You can think of a vocoder as a morphing multiband equalizer, in which the morphing is controlled by a spectral analyzer. Typically, speech (called the modulator) is analyzed and matching equalization is applied to a pitched, harmonically rich source (called the carrier). Lightning-fast personal computers have allowed the quality of analysis and the number of bands to increase radically, and the uses for vocoding have expanded accordingly. In this column, I'll discuss an unusual approach to vocoding that has broad application: using the same signal as modulator and carrier.
FIG. 1: This is the simplest routing for using the output of Dr:rex as both the modulator and carrier for the BV512 vocoder.
Using the same signal as modulator and carrier may seem pointless, but it can be very effective used with other signal processing, either inside the vocoder or applied prevocoder to the carrier or modulator. I'll use Propellerhead Reason's BV512 vocoder for my examples, but any high-end vocoder can produce similar results.
The BV512 gives you four ways to manipulate the relationship between the analyzer and the equalizer frequency bands: you can shift all equalizer bands up or down, emphasize the high- or the low-frequency bands, boost or attenuate individual bands, or completely remap the band dependencies (that is, change which analysis band controls which equalizer band). In each case, the frequencies that are prominent in the modulator control different frequency bands of the equalizer.
In addition to the BV512 vocoder, you'll need a sound source; for my examples, I've used Reason's Dr:rex. Use a Spider Audio module to route the stereo output of Dr:rex to the carrier inputs of the BV512 as well as to one of the Spider's merge channels. Then route the output of the merge channel to the modulator input of the BV512, which is mono (see Fig. 1).
Load a harmonically interesting loop into Dr:rex, press the Preview button, and use the BV512's Dry/Wet knob to hear the difference between the raw loop (dry) and the vocoded loop (wet). With the default BV512 settings, the wet version will sound a little pinched, with the highs and lows rolled off a bit. Turning the Decay knob all the way up and the HF Emph knob to about 7 will produce the closest match, but the BV512's presence will always make itself known.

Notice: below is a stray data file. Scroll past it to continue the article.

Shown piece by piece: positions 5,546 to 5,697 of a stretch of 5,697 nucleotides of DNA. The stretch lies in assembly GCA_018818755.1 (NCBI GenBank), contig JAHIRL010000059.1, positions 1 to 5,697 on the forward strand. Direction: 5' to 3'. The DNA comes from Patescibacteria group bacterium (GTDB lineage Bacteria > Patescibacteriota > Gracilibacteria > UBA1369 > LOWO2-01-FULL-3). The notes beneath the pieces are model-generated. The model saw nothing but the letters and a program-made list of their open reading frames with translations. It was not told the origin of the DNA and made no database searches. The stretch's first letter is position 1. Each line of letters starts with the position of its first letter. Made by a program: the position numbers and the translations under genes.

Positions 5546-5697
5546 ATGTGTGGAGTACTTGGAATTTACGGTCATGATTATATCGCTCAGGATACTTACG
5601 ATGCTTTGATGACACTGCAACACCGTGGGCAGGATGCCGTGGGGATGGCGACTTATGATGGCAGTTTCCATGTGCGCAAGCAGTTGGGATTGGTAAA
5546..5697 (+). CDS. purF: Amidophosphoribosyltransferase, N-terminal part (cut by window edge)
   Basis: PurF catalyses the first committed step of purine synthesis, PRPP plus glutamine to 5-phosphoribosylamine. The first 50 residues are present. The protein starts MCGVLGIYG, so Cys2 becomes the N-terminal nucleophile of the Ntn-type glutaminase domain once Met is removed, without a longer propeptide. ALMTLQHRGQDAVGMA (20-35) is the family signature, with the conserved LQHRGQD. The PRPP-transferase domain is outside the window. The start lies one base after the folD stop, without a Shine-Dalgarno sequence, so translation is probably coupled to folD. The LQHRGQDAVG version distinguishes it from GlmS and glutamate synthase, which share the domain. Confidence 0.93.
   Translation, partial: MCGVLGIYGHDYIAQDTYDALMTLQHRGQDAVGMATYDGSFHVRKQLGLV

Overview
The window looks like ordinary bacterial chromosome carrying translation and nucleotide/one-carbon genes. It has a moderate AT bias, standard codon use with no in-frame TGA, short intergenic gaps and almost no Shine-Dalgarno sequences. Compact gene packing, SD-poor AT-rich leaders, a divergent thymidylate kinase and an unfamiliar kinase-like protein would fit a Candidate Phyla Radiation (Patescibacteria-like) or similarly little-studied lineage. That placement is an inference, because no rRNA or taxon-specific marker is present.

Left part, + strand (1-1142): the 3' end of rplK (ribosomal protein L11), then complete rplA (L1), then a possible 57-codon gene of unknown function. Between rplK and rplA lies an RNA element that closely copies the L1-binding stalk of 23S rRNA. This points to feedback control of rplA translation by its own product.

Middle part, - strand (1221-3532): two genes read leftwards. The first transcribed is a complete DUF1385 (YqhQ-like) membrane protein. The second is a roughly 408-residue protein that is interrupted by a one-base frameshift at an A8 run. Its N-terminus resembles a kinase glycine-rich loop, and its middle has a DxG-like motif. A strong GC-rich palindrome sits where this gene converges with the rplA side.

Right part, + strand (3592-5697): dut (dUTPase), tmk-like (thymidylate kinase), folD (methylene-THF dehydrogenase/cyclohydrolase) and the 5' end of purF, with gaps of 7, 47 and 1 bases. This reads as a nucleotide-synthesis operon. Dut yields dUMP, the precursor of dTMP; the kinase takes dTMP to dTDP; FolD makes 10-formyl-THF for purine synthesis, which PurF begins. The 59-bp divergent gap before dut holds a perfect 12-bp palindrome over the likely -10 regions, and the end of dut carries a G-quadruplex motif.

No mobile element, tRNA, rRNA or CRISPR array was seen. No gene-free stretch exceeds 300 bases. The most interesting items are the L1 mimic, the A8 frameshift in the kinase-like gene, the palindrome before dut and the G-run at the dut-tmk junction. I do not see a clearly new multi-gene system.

Start by manually adjusting some of the BV512 frequency band levels. Switch between Equalizer and Vocoder modes to hear the difference between fixed and dynamic equalization. Also experiment with the number of bands; more is not always better. I find 16 and 32 bands to be the most usable in this context, but even 4 and 8 bands produce interesting results.
Next, experiment with the other BV512 controls. The Shift control has the greatest impact, and you can automate it by cabling Dr:rex's LFO output to the BV512's Shift input. That produces an effect reminiscent of phasing or flanging (see Web Clip 1). Now flip to the back of the rack, disconnect the Shift automation, and draw some cables between different outputs and inputs in the Individual Band Levels section. You can use a Spider CV module to connect one output to several inputs, as well as to combine several outputs.
Betwixt and Between
Effects inserted in either the modulator or the carrier signal path often have a subtler impact than usual. Delay lines work especially well, and you can use high feedback in the modulator path. (Ensure that the delay is panned fully to the side that feeds the modulator's mono input.) Try a 16th-note delay in the modulator path, with a 10 to 50 ms delay in the carrier path. Try a delay of a few 16th notes in the modulator path, with a longer delay in the carrier path (see Web Clip 2). Modulator delay will have more impact with short BV512 decay settings.
The distortion and destruction effect Scream also works well in the modulator path. If you put Scream inside of a Combinator, you can automate its Damage and Body Type selectors by assigning them to Combinator rotaries and automating those. That works particularly well with percussion loops (see Web Clip 3). Web Clip 4 is a Reason song that contains all the examples in this article.
Len Sasso is an associate editor of EM. Visit his Web site atwww.swiftkick.com.